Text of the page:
Cerebral Palsy Research Project into Resistance Training for Teens Awarded £250,000

Cerebral Palsy Research Project into Resistance Training for Teens Awarded £250,000
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Physiotherapists with the Department of Clinical Science at Brunel University, London, recently received a £250,000 grant to support new research into resistance training for adolescents with cerebral palsy.

Cerebral palsy is a neurological disorder caused by a non-progressive brain injury, or a malformation that usually occurs during fetal development of the brain. Children with cerebral palsy have a diminished ability to control muscle movements, balance, and posture.

The award came through Action Medical Research for Children and the Chartered Society of Physiotherapy Charitable Trust, and allows the researchers to continue their work into cerebral palsy. Both independent organizations support medical advancements by awarding research projects of relevance for children and young people. The money will be applied to a three-year study with two distinct phases. The first aims to evaluate the effectiveness of resistance training in young people with cerebral palsy. The second phase intends to determine how resistance training changes the mechanical structure of muscles in this population.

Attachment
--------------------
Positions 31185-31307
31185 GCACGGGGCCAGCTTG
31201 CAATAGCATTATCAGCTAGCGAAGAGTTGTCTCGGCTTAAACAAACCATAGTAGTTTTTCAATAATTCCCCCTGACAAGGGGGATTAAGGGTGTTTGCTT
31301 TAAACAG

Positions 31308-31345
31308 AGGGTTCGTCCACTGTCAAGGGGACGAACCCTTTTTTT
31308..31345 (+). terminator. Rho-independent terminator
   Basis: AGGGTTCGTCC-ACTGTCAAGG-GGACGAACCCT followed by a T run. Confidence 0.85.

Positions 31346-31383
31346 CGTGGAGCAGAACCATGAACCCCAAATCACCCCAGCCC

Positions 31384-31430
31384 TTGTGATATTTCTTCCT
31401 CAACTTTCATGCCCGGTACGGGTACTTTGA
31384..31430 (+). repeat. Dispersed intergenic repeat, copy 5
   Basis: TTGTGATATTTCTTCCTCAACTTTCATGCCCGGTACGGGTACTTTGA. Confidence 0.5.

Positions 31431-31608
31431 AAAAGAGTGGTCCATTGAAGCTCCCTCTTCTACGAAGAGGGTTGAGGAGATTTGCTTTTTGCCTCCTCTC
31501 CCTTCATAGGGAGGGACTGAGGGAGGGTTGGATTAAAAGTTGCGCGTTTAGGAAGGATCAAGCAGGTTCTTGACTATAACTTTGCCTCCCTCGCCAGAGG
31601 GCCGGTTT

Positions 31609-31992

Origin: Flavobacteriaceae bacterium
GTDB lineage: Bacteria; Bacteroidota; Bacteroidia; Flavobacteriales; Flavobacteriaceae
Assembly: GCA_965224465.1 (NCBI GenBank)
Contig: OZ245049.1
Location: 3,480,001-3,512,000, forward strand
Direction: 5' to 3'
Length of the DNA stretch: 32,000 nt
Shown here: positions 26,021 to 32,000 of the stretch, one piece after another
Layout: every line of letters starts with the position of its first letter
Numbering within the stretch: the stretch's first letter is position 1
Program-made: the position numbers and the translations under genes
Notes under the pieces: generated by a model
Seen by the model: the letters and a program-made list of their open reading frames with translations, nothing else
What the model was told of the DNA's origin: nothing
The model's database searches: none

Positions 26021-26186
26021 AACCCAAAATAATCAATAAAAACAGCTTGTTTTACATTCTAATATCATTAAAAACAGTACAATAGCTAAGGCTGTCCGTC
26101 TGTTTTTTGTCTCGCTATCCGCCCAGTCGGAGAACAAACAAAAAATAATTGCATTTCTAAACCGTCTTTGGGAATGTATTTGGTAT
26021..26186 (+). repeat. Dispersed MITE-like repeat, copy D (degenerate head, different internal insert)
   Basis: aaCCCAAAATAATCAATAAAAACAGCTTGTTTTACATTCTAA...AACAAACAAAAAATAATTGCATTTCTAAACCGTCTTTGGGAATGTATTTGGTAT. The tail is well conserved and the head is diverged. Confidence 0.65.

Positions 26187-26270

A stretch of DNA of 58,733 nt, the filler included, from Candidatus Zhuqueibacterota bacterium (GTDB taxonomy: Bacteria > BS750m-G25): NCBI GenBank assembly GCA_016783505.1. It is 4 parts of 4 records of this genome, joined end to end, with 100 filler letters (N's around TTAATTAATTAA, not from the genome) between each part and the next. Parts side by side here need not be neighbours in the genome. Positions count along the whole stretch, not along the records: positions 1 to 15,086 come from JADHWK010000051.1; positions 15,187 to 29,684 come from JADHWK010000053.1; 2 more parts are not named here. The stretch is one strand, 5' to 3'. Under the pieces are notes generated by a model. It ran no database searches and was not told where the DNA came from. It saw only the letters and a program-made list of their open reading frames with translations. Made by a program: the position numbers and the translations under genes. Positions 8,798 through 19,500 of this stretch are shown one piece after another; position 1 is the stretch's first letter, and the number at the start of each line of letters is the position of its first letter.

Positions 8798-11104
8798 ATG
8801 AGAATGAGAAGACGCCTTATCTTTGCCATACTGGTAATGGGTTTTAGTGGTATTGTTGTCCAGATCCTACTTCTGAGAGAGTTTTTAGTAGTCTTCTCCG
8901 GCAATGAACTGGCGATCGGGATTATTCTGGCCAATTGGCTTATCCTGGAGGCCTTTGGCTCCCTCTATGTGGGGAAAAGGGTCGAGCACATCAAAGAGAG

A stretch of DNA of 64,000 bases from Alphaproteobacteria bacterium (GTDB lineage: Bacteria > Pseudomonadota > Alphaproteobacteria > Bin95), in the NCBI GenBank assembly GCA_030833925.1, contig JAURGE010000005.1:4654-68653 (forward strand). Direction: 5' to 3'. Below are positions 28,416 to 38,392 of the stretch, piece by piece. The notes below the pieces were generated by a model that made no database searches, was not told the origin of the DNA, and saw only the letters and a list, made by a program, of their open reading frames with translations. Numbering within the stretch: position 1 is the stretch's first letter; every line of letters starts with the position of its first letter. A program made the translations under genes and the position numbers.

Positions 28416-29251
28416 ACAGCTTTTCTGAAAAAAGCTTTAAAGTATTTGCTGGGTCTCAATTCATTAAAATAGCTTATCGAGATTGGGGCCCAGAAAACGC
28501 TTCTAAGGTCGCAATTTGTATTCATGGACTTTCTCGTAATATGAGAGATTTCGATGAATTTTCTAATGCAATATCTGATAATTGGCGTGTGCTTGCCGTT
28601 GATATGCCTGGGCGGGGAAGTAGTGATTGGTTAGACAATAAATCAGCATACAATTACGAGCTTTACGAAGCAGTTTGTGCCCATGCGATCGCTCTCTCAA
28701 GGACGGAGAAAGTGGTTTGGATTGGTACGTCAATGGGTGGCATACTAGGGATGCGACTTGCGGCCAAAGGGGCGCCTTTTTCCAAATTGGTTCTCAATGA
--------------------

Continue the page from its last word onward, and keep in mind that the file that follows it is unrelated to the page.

This study will be headed by Dr. Jennifer Ryan, a researcher in cerebral palsy, physical activity and physical fitness. Researches plan for it to include 60 randomized and controlled adolescents with ages ranging from 12 to 19. Dr. Cherry Kilbride, a lecturer in Physiotherapy at Brunel, and Wendy Levin, a physiotherapist at the Royal Free London Hospital, are also part of the research team.

While cerebral palsy cannot be cured, treatments do address disease-related disabilities and improve a child’s quality of life. The earlier cerebral palsy treatments start, the higher the chance of overcoming developmental difficulties, although prognosis can vary based on the severity of brain damage. Current studies are trying to evaluate the performance of both experimental and already established treatments to help physicians and parents choose the best therapy for a child.

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